We are witnessing industrial action by arts teachers not satisfied with the government’s position to selectively increase salaries for only science teachers.
Notably, teachers’ productivity should not fallaciously be premised on teaching subject content per se, it factually goes beyond this.
As teachers undergo training, regardless of the specialisation they all study course units like psychology of education, philosophy of education, comparative education, sociology of education, school administration, education counselling, and development studies, among others.
All this is intended to prepare them that what lies ahead of them is not teaching subject content per se but to holistically help a learner.
A teacher must always be ready to read the mind of a learner, detect psycho- social and emotional instabilities of a learner and mitigate them through counselling. By training, Arts or Science teachers are all trained counsellors.
A teacher must go further to evaluate the environment a child comes from and detect any effect on their learning performance and even create a conducive learning environment for a learner. Therefore, for the government to narrow teachers’ performance to only subject content is erroneous and a misunderstanding of the teaching profession.
If the government considers imparting academic content to a learner as a sole role of a teacher, it’s very irrational.
All teachers irrespective of their subject content specialisation, supervise extra-curricular activities, personal hygiene of learners, inculcate discipline and encourage spirituality of learners. Therefore, which yardstick did the government use to arrive at the deduction that Science teachers ought to be paid more than Arts teachers?
Suffice to note, by human nature, all learners have different abilities, interests, and passion and life dreams. Thus, for the government to believe that learners should be science directed is psychologically misleading, unnatural and insensitive to the needs of learners.
Above all, the various disciplines contribute equally to national development. For instance, medical people need social workers in their outreach programmes, they need counsellors, journalists to disseminate certain health information to the populace, and hospitals need accountants and administrators.
We equally see successful folks who took non science courses like sportsmen, musicians, actors, comedians, lawyers, and many journalists.
Believing that taking sciences only is sine qua non for life success of citizenry and national development is utterly wrong.
If we are to borrow a leaf from developed countries, all disciplines are given equal attention. In fact, they start observing the learners’ interest from kindergarten and provide a learning environment to unlock their full potential.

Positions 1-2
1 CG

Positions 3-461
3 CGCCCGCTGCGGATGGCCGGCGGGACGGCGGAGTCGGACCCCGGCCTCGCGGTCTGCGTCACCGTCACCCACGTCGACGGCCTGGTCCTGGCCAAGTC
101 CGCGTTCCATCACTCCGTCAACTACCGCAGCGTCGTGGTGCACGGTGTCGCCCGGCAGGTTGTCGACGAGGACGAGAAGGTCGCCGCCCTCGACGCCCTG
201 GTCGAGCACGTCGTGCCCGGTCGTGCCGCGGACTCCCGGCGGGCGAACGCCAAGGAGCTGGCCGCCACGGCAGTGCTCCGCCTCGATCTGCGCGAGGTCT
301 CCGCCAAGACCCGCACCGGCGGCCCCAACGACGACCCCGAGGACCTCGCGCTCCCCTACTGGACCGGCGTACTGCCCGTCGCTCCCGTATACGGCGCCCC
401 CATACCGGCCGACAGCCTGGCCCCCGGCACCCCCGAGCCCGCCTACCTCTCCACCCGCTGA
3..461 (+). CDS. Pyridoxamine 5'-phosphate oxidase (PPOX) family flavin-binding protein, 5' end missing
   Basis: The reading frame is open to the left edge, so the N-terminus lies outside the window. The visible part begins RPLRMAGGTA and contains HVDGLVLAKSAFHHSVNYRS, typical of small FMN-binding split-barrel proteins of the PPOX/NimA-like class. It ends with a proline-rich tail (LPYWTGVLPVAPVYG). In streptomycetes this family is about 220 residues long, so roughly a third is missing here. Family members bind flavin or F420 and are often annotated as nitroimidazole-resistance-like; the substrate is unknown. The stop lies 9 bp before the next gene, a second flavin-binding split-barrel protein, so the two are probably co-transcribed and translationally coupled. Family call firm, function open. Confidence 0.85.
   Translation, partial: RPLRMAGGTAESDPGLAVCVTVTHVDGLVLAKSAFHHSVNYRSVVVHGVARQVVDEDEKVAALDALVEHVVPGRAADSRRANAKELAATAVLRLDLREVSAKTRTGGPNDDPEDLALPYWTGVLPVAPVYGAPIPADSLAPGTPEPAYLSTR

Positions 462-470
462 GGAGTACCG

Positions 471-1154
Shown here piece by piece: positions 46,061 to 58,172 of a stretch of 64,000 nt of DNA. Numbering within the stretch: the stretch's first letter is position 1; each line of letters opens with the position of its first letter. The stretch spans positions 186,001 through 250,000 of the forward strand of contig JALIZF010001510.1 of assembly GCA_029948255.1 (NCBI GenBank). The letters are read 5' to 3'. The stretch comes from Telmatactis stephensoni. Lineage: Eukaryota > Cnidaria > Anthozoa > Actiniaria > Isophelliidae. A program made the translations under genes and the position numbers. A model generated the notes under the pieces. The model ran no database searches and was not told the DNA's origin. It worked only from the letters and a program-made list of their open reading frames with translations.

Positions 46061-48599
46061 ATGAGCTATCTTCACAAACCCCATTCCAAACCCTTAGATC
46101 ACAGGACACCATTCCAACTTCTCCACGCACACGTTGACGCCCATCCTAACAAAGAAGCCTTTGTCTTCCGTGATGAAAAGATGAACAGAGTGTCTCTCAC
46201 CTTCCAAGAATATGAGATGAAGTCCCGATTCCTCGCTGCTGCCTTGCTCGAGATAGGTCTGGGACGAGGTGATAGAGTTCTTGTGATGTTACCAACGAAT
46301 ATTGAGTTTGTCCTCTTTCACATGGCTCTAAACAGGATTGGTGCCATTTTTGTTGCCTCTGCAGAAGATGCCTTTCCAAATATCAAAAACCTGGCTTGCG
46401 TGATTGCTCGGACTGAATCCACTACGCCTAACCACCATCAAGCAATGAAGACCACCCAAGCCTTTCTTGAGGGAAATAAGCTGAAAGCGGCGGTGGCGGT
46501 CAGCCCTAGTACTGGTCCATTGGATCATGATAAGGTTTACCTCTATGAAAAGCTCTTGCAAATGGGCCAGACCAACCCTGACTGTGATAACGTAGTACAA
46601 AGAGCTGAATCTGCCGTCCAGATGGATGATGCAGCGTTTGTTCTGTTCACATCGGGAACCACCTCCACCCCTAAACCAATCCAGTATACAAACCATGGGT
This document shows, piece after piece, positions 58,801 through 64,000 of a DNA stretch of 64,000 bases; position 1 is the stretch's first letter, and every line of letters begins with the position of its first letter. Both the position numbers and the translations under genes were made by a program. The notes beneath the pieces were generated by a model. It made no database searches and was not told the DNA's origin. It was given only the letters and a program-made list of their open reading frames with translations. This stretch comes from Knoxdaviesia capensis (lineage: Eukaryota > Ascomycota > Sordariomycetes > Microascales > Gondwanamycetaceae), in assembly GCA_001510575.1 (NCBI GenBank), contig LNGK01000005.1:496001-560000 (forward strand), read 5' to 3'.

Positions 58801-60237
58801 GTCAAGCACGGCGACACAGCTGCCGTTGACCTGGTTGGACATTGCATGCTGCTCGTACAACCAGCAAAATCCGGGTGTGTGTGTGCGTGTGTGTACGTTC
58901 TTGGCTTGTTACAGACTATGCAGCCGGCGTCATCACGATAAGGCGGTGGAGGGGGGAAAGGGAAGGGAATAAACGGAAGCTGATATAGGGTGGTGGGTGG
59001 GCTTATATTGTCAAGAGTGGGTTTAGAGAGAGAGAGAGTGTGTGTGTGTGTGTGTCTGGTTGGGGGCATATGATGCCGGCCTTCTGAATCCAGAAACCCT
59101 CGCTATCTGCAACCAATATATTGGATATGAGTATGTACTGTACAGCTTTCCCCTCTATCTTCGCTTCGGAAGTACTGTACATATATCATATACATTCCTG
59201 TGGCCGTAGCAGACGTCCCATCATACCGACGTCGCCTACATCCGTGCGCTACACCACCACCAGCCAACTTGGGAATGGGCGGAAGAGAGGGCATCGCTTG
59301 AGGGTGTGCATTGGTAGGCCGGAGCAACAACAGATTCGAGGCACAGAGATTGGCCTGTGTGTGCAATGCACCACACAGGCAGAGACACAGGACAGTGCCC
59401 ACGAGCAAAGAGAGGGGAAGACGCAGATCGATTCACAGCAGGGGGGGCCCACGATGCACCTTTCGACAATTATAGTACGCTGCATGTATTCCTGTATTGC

Additionally, some Arts subjects tend to have “positive cross subject border effect” for a learner to perform, for instance, English language cuts across. You can’t understand sciences when you can’t conceptualise and interpret its content. A teacher of Fine Art helps learners of technical drawing, geography, biology, chemistry, physics and maths to use the drawing skills to do well on certain topics in those subjects. Where is the pay rise for the English or Fine Art teacher for their contribution? The designers of the new secondary school curriculum knew that both arts and sciences are all equally needed.
Pertinent to say, if the government encourages sciences without art subjects that inculcate moral fibre in the generation like Religious Studies, then the nation is doomed.
Education without character values is like a body without a soul. Subjects that inculcate morality to learners are very important especially in an era of moral decadence punctuated with social ills like corruption.
Conversely, its okay for the government to promote Sciences vis -as-vis her national goals and priorities. But this can be tactical and uniquely structured to inform incentives such as practical allowances.
To plainly create huge salary differences between Arts and Science teachers triggers emotions and disharmony. Government can go further to give working allowances to scientists in the employment world to attract young learners to embrace sciences. Government has a multiplicity of options to promote sciences other than relying on one option full of demerits.
Our students missed a lot during the two-year Covid-19 lockdown thus it’s prudent that the government avoids any status-quo that makes our post Covid era disruptive, especially to learners. We gravitate to see this impasse ended as yesterday.
Hillary Igambirine, Former headmaster